Making the Humanities Digital

UNC School of Information and Library Science, INLS 890-186, Fall 2012

Who’s Teaching It

Ryan Shaw

When & Where It Is

Tuesdays 6-8:45 PM

Manning 307

What It Is

According to the New York Times, “data” is “the next big idea in language, history and the arts.” What does this mean? In an attempt to find out, this seminar will investigate the not-so-new field of the “digital humanities.” Topics to be investigated include: computational methods for humanist research, new ways of presenting and disseminating humanist thought, new media as objects of humanistic inquiry, interdisciplinary work in the humanities, and critiques of the digital humanities. Implications for libraries, archives and museums as well as public engagement in the humanities will be emphasized throughout.

The course meets once a week. Part of each meeting will be devoted to discussing readings and developing an understanding of the theoretical, philosophical, and political dimensions of the topics. The other meeting will be devoted to hands-on work, using and designing tools for humanistic exploration.

Is That All?

Nope! You should probably check out the guidelines and the schedule.

Accessibility Resources

The university facilitates the implementation of reasonable accommodations, including resources and services, for students with disabilities, chronic medical conditions, a temporary disability or pregnancy complications resulting in barriers to fully accessing courses, programs and activities.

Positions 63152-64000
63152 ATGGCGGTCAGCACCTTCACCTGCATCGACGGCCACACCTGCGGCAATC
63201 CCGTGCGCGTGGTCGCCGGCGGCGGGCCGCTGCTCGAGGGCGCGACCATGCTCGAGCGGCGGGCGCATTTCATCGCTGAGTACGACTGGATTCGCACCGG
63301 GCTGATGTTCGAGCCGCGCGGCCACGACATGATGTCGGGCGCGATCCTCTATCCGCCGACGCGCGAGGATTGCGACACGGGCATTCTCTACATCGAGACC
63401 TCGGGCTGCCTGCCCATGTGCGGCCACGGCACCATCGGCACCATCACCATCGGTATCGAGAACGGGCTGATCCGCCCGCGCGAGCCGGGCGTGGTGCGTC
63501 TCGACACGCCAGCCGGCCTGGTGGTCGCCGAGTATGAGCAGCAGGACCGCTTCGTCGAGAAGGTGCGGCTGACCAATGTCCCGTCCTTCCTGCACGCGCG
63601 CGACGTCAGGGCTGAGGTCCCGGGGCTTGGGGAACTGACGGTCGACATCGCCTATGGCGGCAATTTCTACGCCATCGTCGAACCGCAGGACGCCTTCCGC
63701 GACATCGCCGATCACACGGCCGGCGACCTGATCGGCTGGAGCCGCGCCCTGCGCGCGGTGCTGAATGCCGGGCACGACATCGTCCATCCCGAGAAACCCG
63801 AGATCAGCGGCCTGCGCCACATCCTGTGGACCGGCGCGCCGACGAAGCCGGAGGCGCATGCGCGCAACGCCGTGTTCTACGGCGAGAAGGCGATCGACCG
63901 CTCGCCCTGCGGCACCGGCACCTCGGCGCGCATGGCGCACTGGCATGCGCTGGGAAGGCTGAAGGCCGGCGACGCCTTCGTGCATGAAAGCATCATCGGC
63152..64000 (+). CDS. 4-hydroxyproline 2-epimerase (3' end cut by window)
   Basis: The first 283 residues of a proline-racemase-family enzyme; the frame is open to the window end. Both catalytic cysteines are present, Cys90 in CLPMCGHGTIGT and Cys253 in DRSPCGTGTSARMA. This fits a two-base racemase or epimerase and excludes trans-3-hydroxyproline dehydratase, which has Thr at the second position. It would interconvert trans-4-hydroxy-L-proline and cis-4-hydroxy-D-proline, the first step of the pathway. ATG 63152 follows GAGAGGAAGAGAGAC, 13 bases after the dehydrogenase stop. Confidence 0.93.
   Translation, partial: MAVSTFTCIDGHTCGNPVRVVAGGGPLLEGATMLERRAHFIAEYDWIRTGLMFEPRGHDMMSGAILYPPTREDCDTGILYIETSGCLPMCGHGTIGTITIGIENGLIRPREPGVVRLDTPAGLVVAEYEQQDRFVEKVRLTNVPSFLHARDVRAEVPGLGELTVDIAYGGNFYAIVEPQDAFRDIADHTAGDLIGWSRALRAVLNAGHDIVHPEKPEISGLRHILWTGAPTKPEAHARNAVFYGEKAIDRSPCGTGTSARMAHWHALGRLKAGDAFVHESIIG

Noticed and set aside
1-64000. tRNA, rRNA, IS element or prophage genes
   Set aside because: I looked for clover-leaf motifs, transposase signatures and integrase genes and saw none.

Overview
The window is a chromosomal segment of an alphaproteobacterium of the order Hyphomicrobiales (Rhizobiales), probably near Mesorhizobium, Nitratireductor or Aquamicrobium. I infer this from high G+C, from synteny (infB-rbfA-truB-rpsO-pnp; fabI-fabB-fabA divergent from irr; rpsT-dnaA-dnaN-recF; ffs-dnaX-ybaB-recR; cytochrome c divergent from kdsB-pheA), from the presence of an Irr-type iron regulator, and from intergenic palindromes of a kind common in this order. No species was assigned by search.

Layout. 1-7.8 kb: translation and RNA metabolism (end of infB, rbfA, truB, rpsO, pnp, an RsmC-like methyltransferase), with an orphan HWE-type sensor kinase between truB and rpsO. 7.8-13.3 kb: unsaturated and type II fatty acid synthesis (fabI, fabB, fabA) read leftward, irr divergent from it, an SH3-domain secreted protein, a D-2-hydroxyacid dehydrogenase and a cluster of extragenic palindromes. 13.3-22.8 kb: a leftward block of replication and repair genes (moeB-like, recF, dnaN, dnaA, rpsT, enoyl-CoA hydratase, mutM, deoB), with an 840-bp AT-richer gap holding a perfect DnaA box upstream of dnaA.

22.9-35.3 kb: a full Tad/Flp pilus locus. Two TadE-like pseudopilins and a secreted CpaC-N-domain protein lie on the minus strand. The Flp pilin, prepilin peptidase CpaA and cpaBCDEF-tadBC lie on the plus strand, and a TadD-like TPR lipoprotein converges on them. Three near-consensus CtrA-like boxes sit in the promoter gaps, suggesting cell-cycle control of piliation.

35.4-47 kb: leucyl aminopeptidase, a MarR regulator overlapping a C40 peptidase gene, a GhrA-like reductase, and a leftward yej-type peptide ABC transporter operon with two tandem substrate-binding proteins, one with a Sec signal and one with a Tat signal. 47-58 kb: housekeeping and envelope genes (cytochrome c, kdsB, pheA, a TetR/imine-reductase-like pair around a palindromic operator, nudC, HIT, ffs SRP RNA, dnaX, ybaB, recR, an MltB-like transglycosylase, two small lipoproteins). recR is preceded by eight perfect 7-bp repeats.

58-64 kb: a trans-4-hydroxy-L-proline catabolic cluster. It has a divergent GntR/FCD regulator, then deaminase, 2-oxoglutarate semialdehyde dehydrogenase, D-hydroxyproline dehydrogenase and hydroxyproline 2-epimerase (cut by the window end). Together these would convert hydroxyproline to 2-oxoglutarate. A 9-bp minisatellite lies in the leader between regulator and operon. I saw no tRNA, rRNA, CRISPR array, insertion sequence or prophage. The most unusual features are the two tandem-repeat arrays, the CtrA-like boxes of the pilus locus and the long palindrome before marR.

Accommodations are determined through the Office of Accessibility Resources and Service (ARS) for individuals with documented qualifying disabilities in accordance with applicable state and federal laws. See the ARS website for contact information or email:

Counseling and Psychological Services

Counseling and Psychological Services (CAPS) is strongly committed to addressing the mental health needs of a diverse student body through timely access to consultation and connection to clinically appropriate services, whether for short or long-term needs. Go to the CAPS website or visit their facilities on the third floor of the Campus Health Services building for a walk-in evaluation to learn more.

Dealing with Discrimination, Harassment, Violence or Exploitation

Any student who is affected by discrimination, harassment, interpersonal (relationship) violence, sexual violence, sexual exploitation, or stalking is encouraged to seek resources on campus or in the community. Please contact the Director of Title IX Compliance Adrienne Allison (, Report and Response Coordinators in the Equal Opportunity and Compliance Office (, Counseling and Psychological Services (CAPS; see above), or the Gender Violence Services (GVS) Coordinators ( to discuss your specific needs. Note that only communication with CAPS or GVS is confidential. Additional resources are available at